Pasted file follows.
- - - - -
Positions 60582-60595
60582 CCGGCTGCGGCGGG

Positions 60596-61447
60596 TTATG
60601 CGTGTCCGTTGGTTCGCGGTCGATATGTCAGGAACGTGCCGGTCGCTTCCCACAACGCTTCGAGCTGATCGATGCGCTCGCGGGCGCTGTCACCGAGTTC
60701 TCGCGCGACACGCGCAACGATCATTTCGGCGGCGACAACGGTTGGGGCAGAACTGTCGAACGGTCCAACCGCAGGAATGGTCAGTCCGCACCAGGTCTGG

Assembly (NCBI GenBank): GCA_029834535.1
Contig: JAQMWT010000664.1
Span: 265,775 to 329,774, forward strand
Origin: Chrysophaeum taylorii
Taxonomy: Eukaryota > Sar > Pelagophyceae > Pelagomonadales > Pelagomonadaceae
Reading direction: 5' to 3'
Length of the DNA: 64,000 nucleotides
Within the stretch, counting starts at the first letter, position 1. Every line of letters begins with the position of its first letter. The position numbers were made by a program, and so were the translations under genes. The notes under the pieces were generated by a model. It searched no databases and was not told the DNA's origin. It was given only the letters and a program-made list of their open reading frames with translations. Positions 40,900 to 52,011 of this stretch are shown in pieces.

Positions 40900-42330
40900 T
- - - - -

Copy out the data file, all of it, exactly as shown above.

Positions 60582-60595
60582 CCGGCTGCGGCGGG

Positions 60596-61447
60596 TTATG
60601 CGTGTCCGTTGGTTCGCGGTCGATATGTCAGGAACGTGCCGGTCGCTTCCCACAACGCTTCGAGCTGATCGATGCGCTCGCGGGCGCTGTCACCGAGTTC
60701 TCGCGCGACACGCGCAACGATCATTTCGGCGGCGACAACGGTTGGGGCAGAACTGTCGAACGGTCCAACCGCAGGAATGGTCAGTCCGCACCAGGTCTGG

Assembly (NCBI GenBank): GCA_029834535.1
Contig: JAQMWT010000664.1
Span: 265,775 to 329,774, forward strand
Origin: Chrysophaeum taylorii
Taxonomy: Eukaryota > Sar > Pelagophyceae > Pelagomonadales > Pelagomonadaceae
Reading direction: 5' to 3'
Length of the DNA: 64,000 nucleotides
Within the stretch, counting starts at the first letter, position 1. Every line of letters begins with the position of its first letter. The position numbers were made by a program, and so were the translations under genes. The notes under the pieces were generated by a model. It searched no databases and was not told the DNA's origin. It was given only the letters and a program-made list of their open reading frames with translations. Positions 40,900 to 52,011 of this stretch are shown in pieces.

Positions 40900-42330
40900 T